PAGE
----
which we hope to publish next month).

CRN doesn't tell the whole story with such exploits, however. IE7 in 
protected mode forces such scripts to run at a very restricted user 
privilege level, unlike XP which will allow those same scripts to run at 
the same privilege level as a user. Vista may let some of those scripts 
through, but the damage they do is also mitigated to a certain extent. 
This is why Microsoft believes such threats will have to evolve [2] to 
survive with fewer rights and less access to the system: if they get 
through, they will find a very limited sandbox to play in. CRN's 
coverage complete ignores this point and fails to test for its 

It was also disappointing to see CRN completely ignore the issue of 
buffer overflows, which has been addressed well in Vista by most 
accounts. This was a major weak spot with XP, and so far, Vista looks 
strong in this area, strong enough that Vista may never get its own "SQL 
Slammer." Why CRN didn't address this is a mystery, as it is no minor 

Indeed, while the CRN report is informative, it lacks much critical 
information to support its judgment that Vista is only a minor 
improvement. For instance, it's not enough to know if an exploit "got 
through" IE. What happened afterward? Did it modify system files, 
corrupt the registry, or deliver some other payload? CRN doesn't report 
on the effects it observed. We cannot know if the scripting exploits 
really bypassed Vista because CRN doesn't tell us what the scripts did. 
There's a big difference between 1) a script exploit running and then 
installing a rootkit in XP and 2) a script exploit running in Vista but 
failing at installing that same rootkit. CRN makes no distinction.

In all, the CRN report finds that Vista was as good as XP in seven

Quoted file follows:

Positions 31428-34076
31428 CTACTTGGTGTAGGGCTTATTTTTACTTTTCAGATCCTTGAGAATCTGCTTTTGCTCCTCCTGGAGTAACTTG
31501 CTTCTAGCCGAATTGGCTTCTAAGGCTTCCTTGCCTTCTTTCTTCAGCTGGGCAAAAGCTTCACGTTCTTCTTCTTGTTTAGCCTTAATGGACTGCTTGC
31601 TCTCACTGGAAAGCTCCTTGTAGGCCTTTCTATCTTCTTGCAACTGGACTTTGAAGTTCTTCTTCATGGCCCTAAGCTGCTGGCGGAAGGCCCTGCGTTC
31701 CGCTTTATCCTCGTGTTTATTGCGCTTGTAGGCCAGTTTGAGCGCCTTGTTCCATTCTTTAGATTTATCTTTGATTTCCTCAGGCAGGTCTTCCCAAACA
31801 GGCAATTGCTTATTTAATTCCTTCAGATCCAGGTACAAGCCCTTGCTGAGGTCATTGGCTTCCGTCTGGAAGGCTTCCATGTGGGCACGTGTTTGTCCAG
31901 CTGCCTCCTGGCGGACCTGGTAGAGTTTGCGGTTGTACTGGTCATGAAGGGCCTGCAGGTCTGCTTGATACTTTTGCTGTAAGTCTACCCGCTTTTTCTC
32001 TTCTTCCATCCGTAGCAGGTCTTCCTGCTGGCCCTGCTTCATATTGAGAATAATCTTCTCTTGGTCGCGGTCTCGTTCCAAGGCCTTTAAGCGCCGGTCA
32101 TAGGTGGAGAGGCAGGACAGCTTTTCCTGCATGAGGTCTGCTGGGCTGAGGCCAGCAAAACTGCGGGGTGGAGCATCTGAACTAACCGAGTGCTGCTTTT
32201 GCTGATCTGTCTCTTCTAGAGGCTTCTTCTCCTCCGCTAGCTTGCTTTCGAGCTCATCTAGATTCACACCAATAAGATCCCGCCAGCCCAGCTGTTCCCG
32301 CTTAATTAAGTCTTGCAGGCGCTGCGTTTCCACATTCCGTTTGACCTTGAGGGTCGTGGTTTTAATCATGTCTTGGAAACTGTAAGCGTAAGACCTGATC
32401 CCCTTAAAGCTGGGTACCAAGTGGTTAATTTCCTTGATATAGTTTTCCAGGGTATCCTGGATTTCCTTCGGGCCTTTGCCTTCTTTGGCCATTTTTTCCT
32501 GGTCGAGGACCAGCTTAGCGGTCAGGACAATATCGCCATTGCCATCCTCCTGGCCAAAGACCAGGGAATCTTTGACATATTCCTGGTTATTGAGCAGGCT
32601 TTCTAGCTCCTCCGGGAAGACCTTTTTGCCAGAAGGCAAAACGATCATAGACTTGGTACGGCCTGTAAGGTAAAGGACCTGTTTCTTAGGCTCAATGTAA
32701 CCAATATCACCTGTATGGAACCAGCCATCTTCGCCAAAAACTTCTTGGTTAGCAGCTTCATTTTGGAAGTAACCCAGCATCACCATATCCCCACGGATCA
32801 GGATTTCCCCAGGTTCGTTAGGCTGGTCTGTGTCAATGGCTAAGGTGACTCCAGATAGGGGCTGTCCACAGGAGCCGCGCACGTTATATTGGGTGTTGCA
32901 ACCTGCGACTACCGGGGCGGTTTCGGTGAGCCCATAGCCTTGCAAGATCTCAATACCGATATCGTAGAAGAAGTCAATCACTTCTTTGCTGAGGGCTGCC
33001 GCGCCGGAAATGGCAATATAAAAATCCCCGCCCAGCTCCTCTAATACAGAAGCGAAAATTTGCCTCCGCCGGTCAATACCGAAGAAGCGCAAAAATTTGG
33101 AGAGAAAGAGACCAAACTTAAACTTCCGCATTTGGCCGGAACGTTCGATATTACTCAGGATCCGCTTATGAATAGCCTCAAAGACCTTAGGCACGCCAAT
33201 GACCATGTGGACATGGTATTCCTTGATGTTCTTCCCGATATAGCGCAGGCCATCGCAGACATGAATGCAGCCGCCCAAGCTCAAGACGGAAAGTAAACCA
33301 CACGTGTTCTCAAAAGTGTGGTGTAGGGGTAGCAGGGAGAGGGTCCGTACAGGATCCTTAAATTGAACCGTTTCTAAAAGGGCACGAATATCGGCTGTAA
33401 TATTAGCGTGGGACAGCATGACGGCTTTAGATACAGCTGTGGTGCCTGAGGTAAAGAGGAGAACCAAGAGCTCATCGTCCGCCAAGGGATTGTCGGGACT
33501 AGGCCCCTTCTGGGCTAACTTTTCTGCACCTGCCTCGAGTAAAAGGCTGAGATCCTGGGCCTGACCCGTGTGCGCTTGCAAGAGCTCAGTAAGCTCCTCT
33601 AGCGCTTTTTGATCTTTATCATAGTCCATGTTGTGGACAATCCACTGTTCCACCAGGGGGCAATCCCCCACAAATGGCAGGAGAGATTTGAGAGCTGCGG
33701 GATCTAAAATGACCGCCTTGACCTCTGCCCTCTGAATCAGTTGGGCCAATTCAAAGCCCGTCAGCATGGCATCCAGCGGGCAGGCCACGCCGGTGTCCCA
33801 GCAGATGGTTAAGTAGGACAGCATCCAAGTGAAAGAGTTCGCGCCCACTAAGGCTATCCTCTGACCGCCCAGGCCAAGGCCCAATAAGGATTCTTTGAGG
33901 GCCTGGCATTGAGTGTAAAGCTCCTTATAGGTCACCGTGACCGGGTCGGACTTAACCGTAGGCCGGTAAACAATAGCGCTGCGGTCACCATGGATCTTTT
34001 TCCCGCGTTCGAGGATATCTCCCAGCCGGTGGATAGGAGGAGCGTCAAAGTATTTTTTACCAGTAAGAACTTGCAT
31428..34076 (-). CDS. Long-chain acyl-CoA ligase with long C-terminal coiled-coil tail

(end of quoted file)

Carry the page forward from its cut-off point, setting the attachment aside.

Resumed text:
categories and better in four others (notably, Spyware/Adware, 
Obfuscated Code Exploits, RDS Exploits, and Trojans). Importantly, it 
was never outperformed by XP, and just as importantly, these tests were 
carried out using default settings. The scripting exploits, for 
instance, are largely defanged by tweaking IE7's zone settings, and 
there are other moves that a competent IT shop would undertake to make 
Vista more secure before releasing it to Joe User. And again, CRN didn't 
measure the effect of these exploits, which ignores a big piece of the 
overall security overhaul in Vista.

Still, Vista's security is most certainly not a "slam dunk," and that 
should worry Microsoft. The mantra that Vista is an evolutionary step in 
security should be met with better results than this. As one IT contact 
told me recently, some shops view Windows security primarily as an issue 
of aggressive filtering at the corporate firewall, and Vista doesn't 
look poised to change that. All the reviews in the world probably won't 
change that, either. Time, coupled with a relatively clean record for 
Vista, is probably the only thing that will change skeptical minds.


Copyright =C2=A9 1998-2007 Ars Technica, LLC